A Saturday afternoon women’s march to protest President Donald Trump’s U.S. Supreme Court nominee was called off after Minnesota officials warned organizers they would need to take steps to avoid violating COVID-19 restrictions.

The state Attorney General’s Office and the Department of Health learned that the event had 350 reservations, exceeding the 250 permitted at outdoor gatherings, according to a statement from the Attorney General’s Office.

Meanwhile, a smaller rally taking the opposite position — calling for the confirmation of Judge Amy Coney Barrett — took place as scheduled Saturday morning.

About three dozen people gathered outside the DFL headquarters in St. Paul, most wearing face masks, waving pro-Barrett signs and chanting, “Fill the seat!”

The morning event, organized by a group called Minnesota Trump Victory, demanded that Sens. Tina Smith and Amy Klobuchar “do their job and work with Senate Republicans” to confirm Barrett, the group said in a news release.

James Carson of White Bear Lake, a rally participant, called Barrett “one of the brightest legal minds of the 21st century … at least as qualified as Ruth Bader Ginsburg,” the late justice whose seat Barrett would fill.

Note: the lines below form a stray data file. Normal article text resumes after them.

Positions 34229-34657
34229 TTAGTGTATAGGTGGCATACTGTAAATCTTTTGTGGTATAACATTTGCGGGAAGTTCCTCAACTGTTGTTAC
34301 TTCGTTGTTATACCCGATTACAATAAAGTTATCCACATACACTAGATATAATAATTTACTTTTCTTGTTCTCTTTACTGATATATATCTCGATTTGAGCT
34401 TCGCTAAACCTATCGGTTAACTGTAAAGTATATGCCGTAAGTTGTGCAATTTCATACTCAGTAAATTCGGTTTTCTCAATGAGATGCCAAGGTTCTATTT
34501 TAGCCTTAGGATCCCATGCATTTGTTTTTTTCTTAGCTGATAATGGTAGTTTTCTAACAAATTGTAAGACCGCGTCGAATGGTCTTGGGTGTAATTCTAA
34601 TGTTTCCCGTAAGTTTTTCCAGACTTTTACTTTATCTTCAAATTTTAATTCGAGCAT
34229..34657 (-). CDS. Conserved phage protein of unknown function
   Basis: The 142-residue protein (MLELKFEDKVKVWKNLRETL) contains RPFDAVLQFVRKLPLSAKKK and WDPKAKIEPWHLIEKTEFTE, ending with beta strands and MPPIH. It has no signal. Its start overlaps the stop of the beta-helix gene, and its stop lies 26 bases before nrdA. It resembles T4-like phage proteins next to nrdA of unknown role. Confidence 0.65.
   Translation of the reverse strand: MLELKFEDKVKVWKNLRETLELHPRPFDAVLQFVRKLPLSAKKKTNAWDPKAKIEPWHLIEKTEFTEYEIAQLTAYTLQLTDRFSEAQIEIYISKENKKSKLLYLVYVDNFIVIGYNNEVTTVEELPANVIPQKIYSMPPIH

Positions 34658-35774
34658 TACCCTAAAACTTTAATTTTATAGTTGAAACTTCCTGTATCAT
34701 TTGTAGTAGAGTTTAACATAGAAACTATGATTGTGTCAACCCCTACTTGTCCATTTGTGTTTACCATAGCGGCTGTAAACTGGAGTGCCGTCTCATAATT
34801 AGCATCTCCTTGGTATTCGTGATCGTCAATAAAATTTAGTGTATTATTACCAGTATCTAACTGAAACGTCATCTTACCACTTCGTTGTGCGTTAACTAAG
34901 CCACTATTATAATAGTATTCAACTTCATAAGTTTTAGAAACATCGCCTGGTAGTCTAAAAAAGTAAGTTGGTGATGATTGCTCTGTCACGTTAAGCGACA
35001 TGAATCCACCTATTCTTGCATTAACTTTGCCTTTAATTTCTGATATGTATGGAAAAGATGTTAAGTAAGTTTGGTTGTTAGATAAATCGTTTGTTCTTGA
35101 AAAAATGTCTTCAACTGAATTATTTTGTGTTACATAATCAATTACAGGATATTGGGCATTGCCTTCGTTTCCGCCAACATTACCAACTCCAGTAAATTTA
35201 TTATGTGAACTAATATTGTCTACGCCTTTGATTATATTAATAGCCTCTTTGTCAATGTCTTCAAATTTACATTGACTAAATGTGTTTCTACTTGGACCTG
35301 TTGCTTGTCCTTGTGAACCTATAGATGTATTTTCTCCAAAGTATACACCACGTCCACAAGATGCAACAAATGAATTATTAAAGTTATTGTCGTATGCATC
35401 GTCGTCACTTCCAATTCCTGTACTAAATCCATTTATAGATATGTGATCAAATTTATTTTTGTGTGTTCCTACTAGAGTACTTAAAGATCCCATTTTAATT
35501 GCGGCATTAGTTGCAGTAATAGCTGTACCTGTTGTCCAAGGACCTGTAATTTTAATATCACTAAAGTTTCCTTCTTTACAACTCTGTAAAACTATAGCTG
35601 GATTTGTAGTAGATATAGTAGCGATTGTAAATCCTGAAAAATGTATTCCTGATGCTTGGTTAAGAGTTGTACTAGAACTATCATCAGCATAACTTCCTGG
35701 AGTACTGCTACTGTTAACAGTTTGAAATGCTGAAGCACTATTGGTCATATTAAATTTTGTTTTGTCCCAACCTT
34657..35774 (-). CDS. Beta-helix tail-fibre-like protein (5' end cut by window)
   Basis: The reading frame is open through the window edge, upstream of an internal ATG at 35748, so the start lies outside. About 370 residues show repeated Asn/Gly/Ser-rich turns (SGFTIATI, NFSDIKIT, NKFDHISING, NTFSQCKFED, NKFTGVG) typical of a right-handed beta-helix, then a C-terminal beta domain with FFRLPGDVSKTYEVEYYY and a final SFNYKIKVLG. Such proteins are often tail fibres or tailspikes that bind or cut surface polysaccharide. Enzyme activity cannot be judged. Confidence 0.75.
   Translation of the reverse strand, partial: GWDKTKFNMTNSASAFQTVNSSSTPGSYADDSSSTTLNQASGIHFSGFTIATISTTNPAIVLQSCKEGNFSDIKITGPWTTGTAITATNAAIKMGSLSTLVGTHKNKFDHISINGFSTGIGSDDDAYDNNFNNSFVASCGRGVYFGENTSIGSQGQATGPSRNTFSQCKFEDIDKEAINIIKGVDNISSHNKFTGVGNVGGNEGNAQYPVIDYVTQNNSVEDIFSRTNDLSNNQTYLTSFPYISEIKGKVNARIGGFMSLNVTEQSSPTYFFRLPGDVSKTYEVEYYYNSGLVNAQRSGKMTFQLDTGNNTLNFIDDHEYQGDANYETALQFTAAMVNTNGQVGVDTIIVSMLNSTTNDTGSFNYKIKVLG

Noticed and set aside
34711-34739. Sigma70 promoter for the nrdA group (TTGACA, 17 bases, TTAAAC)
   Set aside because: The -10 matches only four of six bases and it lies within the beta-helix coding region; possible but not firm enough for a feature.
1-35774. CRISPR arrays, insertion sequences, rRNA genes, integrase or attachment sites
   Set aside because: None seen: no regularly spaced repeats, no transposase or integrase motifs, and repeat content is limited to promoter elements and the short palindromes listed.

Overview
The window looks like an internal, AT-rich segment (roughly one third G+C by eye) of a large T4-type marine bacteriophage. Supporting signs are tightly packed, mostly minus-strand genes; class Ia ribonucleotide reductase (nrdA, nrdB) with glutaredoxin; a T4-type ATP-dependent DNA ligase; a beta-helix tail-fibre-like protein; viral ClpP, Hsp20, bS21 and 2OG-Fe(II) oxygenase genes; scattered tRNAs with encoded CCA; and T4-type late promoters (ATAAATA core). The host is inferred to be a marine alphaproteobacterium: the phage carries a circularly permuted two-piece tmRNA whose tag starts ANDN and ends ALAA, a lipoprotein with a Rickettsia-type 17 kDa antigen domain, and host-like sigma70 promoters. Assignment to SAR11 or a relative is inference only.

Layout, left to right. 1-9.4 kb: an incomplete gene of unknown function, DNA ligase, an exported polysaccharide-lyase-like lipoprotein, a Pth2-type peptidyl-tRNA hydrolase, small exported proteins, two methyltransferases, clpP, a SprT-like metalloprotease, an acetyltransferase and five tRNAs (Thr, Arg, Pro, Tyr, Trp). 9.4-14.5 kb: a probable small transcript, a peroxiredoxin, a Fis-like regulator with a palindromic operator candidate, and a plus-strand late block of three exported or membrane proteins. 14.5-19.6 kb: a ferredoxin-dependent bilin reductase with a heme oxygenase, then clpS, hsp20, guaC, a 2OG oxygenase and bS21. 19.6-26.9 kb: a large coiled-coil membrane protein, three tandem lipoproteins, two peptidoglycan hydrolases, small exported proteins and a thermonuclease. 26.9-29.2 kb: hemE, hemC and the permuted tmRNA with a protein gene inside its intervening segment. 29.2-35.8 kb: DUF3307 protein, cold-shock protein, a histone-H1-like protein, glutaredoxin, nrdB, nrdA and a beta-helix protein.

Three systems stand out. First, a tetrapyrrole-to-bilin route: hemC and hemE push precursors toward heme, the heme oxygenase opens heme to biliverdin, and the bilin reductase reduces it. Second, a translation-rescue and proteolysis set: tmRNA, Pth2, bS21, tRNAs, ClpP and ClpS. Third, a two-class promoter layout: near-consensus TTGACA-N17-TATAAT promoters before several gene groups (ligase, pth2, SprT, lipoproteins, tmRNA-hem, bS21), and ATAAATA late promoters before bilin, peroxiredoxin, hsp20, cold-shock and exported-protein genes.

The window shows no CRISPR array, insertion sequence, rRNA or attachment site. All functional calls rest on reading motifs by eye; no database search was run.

Carson said he believes Barrett would stick to the Supreme Court’s job of “following the rule of law [and] interpreting the Constitution the way it’s written.” He said he believes that the court has stepped outside that role in recent years.

Also attending was Matt Dean of Dellwood, who likes that Barrett has school-age children and that unlike other current justices, attended neither Harvard nor Yale (she attended Rhodes College in Memphis and Notre Dame Law School in Indiana)

As for the called-off March for Black, Trans, Indigenous and Brown Women, spokesman John Stiles said the Attorney General’s Office does not seek out potentially violating events, and only contacts organizers if it hears about them.

In the past several months, officials have contacted organizers of more than 70 large events, “everything from sporting events and car shows to flea markets, campaign events, and dog shows” to ask them to comply with state requirements, a statement from the Attorney General’s Office said.